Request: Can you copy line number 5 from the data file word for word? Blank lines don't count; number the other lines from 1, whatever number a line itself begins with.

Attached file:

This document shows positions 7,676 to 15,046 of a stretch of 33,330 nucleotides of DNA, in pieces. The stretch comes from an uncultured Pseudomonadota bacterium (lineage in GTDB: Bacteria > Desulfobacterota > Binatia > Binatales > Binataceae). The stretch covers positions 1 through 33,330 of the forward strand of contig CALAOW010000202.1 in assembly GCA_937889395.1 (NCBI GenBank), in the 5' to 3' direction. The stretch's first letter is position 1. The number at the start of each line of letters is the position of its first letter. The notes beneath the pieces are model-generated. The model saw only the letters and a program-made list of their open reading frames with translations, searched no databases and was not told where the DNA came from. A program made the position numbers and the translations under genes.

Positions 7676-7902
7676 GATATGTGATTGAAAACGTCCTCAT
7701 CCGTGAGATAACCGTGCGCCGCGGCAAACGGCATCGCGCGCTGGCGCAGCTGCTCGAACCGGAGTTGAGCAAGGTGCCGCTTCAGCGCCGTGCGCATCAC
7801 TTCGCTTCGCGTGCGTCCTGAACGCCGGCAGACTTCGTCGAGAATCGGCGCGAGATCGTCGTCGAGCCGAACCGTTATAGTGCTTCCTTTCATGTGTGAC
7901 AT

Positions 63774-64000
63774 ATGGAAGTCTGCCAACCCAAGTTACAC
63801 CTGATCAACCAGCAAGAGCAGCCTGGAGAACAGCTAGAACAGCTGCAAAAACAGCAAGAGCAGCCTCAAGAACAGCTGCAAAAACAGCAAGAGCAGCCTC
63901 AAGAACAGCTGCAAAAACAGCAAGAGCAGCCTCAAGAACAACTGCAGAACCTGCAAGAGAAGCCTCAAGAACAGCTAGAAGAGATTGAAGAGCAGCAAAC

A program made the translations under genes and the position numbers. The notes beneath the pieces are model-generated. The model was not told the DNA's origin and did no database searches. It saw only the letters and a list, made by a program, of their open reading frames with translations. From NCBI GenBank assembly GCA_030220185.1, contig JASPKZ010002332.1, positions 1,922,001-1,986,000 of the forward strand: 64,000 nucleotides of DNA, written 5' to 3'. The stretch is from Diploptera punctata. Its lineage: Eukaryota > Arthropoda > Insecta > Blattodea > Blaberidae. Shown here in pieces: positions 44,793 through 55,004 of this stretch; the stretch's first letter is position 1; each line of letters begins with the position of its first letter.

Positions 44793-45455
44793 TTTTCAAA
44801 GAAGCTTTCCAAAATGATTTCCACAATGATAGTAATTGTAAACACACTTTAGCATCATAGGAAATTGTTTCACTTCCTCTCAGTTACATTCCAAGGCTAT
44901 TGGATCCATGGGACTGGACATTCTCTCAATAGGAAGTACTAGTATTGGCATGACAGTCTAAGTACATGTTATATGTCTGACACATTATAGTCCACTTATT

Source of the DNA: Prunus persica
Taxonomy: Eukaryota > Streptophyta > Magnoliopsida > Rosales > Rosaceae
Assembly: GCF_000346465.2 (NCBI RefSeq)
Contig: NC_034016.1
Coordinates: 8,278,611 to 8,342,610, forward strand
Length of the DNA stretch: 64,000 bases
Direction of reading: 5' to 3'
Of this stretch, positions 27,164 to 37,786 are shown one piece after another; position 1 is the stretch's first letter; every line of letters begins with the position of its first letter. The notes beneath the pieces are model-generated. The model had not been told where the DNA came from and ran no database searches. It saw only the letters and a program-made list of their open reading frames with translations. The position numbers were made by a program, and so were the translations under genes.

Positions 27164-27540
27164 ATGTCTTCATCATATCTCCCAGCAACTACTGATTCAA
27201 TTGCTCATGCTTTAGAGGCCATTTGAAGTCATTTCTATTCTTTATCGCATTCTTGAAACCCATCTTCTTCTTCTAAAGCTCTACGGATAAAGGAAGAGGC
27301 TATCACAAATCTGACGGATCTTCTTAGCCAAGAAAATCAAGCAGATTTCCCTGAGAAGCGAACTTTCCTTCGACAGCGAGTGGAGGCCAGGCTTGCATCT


7801 TTCGCTTCGCGTGCGTCCTGAACGCCGGCAGACTTCGTCGAGAATCGGCGCGAGATCGTCGTCGAGCCGAACCGTTATAGTGCTTCCTTTCATGTGTGAC